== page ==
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Ahha Tulsa, Hardesty Arts Center closing

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Officials with ahha Tulsa, formerly the Arts and Humanities Council of Tulsa, announced Thursday night that it is ceasing operations and closing its Hardesty Arts Center effective Friday.

Jason Cleary, vice president for communication and advocacy for the ahha Tulsa board of directors, said in an email, “We have made the difficult decision to announce the closure of ahha’s Hardesty Arts Center on Friday, November 4, including ceasing the operations of our programs for now.

“We are working closely with our partners to ensure we find a long-term future for some of our programs and do this as quickly as possible,” Cleary said in the email.

“We’re wanting to get the word out to our artists, partners, and vendors as quickly as possible to let them know the situation,” Cleary said, adding that those with immediate questions should send them to ahhaTulsaOK@gmail.com.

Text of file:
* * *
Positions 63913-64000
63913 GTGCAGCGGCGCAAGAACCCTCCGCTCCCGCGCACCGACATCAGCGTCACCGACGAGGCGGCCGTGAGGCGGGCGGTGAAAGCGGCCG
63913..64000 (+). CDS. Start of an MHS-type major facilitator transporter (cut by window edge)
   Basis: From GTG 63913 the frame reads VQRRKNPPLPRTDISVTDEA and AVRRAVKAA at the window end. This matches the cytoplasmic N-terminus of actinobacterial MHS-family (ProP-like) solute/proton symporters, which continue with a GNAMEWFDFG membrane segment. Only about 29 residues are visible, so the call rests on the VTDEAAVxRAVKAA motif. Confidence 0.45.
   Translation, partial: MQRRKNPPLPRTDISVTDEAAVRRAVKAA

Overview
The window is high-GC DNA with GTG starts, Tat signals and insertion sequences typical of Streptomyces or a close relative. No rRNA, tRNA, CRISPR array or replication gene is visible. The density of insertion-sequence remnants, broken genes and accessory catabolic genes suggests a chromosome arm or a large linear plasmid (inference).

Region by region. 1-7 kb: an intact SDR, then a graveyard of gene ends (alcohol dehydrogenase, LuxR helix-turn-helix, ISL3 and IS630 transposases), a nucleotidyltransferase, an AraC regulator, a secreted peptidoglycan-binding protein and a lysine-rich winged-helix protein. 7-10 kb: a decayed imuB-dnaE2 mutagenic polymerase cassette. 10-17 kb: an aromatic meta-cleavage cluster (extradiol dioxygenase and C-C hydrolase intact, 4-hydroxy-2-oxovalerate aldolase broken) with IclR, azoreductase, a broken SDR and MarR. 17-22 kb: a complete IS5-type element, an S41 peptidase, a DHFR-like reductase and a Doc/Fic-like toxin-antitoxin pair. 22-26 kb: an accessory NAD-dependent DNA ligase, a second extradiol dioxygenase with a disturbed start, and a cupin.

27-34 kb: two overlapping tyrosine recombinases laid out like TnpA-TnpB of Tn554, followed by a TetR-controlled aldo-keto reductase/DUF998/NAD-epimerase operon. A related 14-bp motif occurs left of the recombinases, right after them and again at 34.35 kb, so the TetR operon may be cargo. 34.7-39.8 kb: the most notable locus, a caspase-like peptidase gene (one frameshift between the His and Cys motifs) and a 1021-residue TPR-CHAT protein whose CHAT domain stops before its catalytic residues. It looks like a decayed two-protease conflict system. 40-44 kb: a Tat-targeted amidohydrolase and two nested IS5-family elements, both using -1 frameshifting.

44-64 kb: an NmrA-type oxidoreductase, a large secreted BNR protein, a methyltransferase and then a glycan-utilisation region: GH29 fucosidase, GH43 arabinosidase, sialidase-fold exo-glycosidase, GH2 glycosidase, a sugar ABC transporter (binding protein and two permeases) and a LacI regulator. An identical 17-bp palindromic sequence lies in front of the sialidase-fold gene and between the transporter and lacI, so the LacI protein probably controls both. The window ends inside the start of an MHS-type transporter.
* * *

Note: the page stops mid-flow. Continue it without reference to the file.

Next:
The Hardesty Arts Center currently has on display exhibits that include its immersive installation “The Experience,” “Kings Mouth,” an interactive work created by Wayne Coyne of the Flaming Lips, and “Sticker Book” by Julie Alpert.

The Hardesty Arts Center opened in the Tulsa Arts District in 2012 as the new headquarters for the Arts and Humanities Council of Tulsa, which began in 1961.

The center houses offices, galleries and classrooms as well as a darkroom, a printmaking suite and artist studios.

Ahha Tulsa’s major outreach programs include Artists in the Schools, Community Arts Partnerships, and Any Given Child-Tulsa, which the center said reached more than 130,000 school children, youths and adults in the greater Tulsa area.

“We thank our employees, guests, donors and partners for more than 60 years of support and look forward to bringing our programs back to continue our focus on keeping Tulsa creative,” Cleary said in the email.


2020 video: Sneak peek of Together from ahha Tulsa

Come see and hear the interactive art piece Together at ahha Tulsa. Ian Maule/Tulsa World

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